The fight again tar sands is about more than the environment
Date Written: 2015-10-27
Publisher: Red Pepper
Year Published: 2015
Resource Type: Article
Cx Number: CX18154
Indigenous rights defender Eriel Deranger explains how the struggle against tar sands mining is about protecting her people's rights and culture.
Like many indigenous people in the environmental justice movement I have never considered myself an environmentalist. I am a defender of indigenous rights and a member of the Athabasca Chipewyan First Nation (ACFN) or K’ai Taile Denesuline, the people of the willow, a reference to the Athabasca Delta, in what is now Canada, where my people have lived since time immemorial. My forebears signed a treaty with the government in 1899 to protect and preserve the rights of the Denesuline community but our culture is now in the cross hairs of the largest industrial giga-project on the planet, the Alberta tar sands.
he Athabasca Delta is one of the world’s largest inland freshwater deltas, recognised by UNESCO as a world heritage site for its diverse flora and fauna; and like the Niger Delta it is sought out by multinational corporations for its rich deposits of fossil fuels. Companies from across the globe have obtained licences from the Canadian and provincial governments to mine the bitumen-rich tar sands. The extraction of this dirty fossil fuel requires destructive methods that fragment, contaminate and compromise large tracts of land that have historically been used by indigenous people.
nstitutional racism and societal norms depicting indigenous peoples as second-class citizens allowed governments to ignore our concerns. There has been little effort by government agencies to address the environmental or human rights concerns brought forward by my people. Instead they are determined to industrialise our homelands.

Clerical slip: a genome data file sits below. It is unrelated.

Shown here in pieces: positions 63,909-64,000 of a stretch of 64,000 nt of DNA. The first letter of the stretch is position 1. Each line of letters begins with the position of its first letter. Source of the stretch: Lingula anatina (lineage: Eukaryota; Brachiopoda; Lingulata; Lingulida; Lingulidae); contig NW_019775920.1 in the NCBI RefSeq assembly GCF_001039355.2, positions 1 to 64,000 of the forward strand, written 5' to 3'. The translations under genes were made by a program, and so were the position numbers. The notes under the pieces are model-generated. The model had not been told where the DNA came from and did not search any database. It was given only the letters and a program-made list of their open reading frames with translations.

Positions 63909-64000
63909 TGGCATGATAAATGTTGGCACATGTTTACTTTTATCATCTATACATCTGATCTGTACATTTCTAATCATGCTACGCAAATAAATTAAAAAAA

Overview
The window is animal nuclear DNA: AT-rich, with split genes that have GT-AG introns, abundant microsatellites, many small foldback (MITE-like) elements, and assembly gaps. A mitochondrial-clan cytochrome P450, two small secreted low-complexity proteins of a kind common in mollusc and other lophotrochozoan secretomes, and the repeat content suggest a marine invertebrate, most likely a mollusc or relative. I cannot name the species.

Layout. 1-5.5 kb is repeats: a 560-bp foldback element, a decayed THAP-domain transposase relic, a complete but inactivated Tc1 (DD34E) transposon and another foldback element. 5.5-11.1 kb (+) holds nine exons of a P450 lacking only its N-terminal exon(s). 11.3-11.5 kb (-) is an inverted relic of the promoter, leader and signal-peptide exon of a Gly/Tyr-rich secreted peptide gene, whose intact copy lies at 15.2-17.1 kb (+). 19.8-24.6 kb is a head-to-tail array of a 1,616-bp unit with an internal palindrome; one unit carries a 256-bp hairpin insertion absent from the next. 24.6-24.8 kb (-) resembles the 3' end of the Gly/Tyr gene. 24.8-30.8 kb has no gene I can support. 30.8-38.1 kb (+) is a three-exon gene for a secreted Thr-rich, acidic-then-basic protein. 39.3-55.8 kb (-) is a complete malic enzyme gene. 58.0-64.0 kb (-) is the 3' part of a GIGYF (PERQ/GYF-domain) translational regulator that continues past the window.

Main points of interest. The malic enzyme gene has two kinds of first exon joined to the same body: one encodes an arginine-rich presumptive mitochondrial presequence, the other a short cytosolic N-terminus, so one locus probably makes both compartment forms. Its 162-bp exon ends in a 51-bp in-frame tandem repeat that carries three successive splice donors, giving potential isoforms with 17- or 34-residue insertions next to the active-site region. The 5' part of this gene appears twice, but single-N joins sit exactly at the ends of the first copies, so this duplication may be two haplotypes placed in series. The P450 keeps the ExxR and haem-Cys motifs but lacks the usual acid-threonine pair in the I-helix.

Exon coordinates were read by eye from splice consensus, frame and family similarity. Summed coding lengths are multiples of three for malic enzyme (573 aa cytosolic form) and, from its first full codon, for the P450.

Like the Ogoni people, we have taken it upon ourselves to find alternative means to pressure multinational corporations and governments to recognise the unique rights of our people. Since the Ogoni Bill of Rights in 1990, there has been a dramatic shift in the recognition of indigenous peoples’ rights, from the Truth and Reconciliation process in South Africa and the United Nations Declaration on the Rights of Indigenous Peoples to Truth and Reconciliation in Canada and the countless court victories recognising and affirming indigenous peoples’ sovereignty and autonomy.
These movements are often rooted in a desire to challenge oppression, subjugation and marginalisation by colonial powers and neoliberal agendas. However, the cross-sectionality of multiple movements can also serve as a challenge. In an attempt to merge movements we have to find effective ways to address the root causes that bring us together, and not get lost in surface issues such as simply protecting a piece of land, a species or a waterway, as was commonly done by earlier environmentalists. It is imperative that we work to address collective issues such as colonialism, racism and sexism, and the continued marginalisation of those deemed less worthy. Many people only see and hear ‘environmental’ and forget ‘justice’.
Environmental groups began campaigning for the protection and preservation of the Arctic slope in the 1950s without any direct consultation with the Gwich’in people. They negotiated a US federal protection designation that left out any recognition of indigenous peoples’ rights and cultural interconnectedness to the region.
While the designation of the wildlife refuge allowed indigenous peoples to continue to live in the region, it didn’t recognise their sovereignty or cross-border use. When oil was discovered in the 1970s, there was controversy about whether to drill in the region.
During the past decade there has been a concerted effort to address and amend these behaviours and weave movements together in pursuit of environmental justice. One of the biggest challenges of integrating multiple movements under one umbrella is the need to deconstruct power and privilege within our respective movements – a task that is not easy, straightforward or welcome at times.